Paragraph seven: conclusion, reiterate findings, restate thesis. Killer closing sentence that I have yet to come up with.
I will be including my own experiences in this paper. While it does increase my ethos and pathos (credibility and emotional response), it does not necessarily improve my argument. My own disordered eating habit was due to trauma from a severe injury and a lot of bullying. When I was 13, I broke my neck and almost died. I was an athlete and while even at that time I had an unhealthy relationship with food, because I was working out so much it “didn’t really matter”. I am incredibly lucky to not only be alive but to also not have any paralysis. My injury happened when I was in 7th grade and my bullying was atrocious. Even now, middle school brings back terrible memories. Because of this prolonged trauma of not only almost dying but lots of bullying, I developed a binge eating disorder. I used food as a coping mechanism which created another problem for me. This disordered eating lasted through most of high school. It was not until my senior year when I finally reached out for help and received proper treatment. While it is not directly applicable, while I was struggling, weight loss advertisements were incredibly triggering and detrimental when I was already so unstable. I am still sensitive to weight loss advertisements and comments on my appearance in general, but I am learning to distinguish opinions that are important to me and ones that are not.
I am pleased to say that over quarantine, after my recovery, I decided to reclaim my body and treat it the way I should have been all along. I have lost 30 pounds now and am aiming for another 30 to get back to where I should be had it not been for my disorder. It has been a long, hard journey but I am doing it with the help of a fitness coach and nutritionist so I am being as healthy and safe as I can be. I am also becoming a certified yoga teacher in an effort to live a happier, healthier life. I think my own story will be a nice contribution to the final paper.
Amos, Clinton, and Nancy Spears. “GENERATING A VISCERAL RESPONSE: The Effects of Visceral Cues in Weight Loss Advertising.” Journal of Advertising, vol. 39, no. 3, 2010, pp. 25–38., www.jstor.org/stable/25780645. Accessed 4 Mar. 2021.
This source reviews visceral responses to weight loss advertisements. Visceral is defined as the techniques used to shift the attractiveness of a product or lifestyle. This source reviews the techniques used in diet culture and weight loss advertisements and how that affects the viewers. The three main factors of behavior discussed in this source are impulsivity, attitude changes, and purchase intentions.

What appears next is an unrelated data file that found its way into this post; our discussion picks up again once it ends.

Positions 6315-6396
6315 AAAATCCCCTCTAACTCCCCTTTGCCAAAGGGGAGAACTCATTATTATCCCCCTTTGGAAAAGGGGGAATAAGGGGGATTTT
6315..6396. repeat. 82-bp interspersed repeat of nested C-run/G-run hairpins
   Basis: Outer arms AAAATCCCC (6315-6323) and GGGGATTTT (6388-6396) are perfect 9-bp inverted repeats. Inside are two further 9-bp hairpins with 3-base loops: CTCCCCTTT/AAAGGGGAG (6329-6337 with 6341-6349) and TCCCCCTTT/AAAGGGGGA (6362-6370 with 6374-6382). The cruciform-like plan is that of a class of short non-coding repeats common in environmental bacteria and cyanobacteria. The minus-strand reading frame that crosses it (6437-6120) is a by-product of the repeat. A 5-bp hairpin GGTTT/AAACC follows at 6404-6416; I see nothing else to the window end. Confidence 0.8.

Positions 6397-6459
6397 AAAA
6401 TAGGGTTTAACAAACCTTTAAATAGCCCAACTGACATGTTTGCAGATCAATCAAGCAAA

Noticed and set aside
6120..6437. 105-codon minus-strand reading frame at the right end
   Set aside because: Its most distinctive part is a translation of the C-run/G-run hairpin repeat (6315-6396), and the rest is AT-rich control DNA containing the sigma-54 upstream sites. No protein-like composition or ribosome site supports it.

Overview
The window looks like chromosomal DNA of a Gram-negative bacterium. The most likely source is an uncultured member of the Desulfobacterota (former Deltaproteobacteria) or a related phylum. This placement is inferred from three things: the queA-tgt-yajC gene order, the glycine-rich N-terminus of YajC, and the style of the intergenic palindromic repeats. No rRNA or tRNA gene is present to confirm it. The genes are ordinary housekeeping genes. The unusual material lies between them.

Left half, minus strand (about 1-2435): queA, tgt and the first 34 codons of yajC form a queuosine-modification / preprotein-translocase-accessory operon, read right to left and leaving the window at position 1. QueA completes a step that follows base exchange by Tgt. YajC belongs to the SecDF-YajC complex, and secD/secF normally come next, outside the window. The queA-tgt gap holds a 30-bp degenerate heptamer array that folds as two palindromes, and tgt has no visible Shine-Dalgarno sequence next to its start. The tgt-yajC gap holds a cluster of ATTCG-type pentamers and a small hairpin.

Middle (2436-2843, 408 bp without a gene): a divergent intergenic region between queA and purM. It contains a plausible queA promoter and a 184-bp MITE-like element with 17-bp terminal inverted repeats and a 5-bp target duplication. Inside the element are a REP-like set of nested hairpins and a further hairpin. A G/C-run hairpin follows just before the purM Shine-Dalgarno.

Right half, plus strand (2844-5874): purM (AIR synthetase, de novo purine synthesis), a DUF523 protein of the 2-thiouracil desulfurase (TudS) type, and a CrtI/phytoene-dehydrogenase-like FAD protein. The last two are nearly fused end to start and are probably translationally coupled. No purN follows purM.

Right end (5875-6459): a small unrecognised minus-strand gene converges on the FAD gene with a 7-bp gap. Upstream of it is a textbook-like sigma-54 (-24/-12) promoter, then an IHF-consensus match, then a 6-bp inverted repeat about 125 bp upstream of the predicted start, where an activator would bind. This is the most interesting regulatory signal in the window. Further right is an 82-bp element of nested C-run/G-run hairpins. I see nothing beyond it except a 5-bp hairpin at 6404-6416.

Patton, G. C., et al. “Onset of Adolescent Eating Disorders: Population Based Cohort Study over 3 Years.” BMJ: British Medical Journal, vol. 318, no. 7186, 1999, pp. 765–768. JSTOR, www.jstor.org/stable/25184056. Accessed 4 Mar. 2021.
This source explains how likely adolescents are to develop an eating disorder (specifically anorexia or bulimia) based on how they diet. This three-year study began with students aged 14-15 and monitored their dieting habits. At the beginning of the study, 3.3% of female adolescent subjects already had an eating disorder in some capacity; by the end of the three years, 21.8% of female subjects had developed an eating disorder. Adolescent female subjects that strictly dieted were 18 times more likely to develop an eating disorder. In “Onset of Adolescent Eating Disorders”
Thompson, J. Kevin, and Eric Stice. “Thin-Ideal Internalization: Mounting Evidence for a New Risk Factor for Body-Image Disturbance and Eating Pathology.” Current Directions in Psychological Science, vol. 10, no. 5, 2001, pp. 181–183. JSTOR, www.jstor.org/stable/20182734. Accessed 4 Mar. 2021.
This source talks about the correlation of the family, peers, dieting, and weight loss media have with body image and eating behaviors. “Thin-ideal internalization” is defined as how people embrace the social construct that is western beauty standards and how they negatively impact self-worth. This source discusses body dissatisfaction purely based on diet culture and how these feelings contribute to eating disorders and disordered eating.
Boschi, V., et al. “Body Composition, Eating Behavior, Food-Body Concerns and Eating Disorders in Adolescent Girls.” Annals of Nutrition & Metabolism, vol. 47, no. 6, 2003, pp. 284–293. JSTOR, www.jstor.org/stable/48508435. Accessed 4 Mar. 2021.
This source covers the prevalence of eating disorders in adolescent female subjects. 156 young women had their meals, height, weight, and BMI recorded and took a psychological questionnaire to assess their mental state regarding food. This study shows that 12.81 percent of the 156 subjects had an eating disorder of some kind.
Granberg, Ellen M. “‘Now My ‘Old Self’ Is Thin’: Stigma Exits after Weight Loss.” Social Psychology Quarterly, vol. 74, no. 1, 2011, pp. 29–52. JSTOR, www.jstor.org/stable/41303968. Accessed 4 Mar. 2021.
This source shows a unique perspective on weight loss and how there is an identity shift. This journal discussed the stigma that is associated with the word “fat” and how when removing yourself from that label through weight loss still does not remove the stigma. This source defines stigma and explains the gravity of being pigeonholed into something that society deems as “disgusting”. The source also explains the societal expectations of women’s bodies and how even after losing weight, the stigma remains.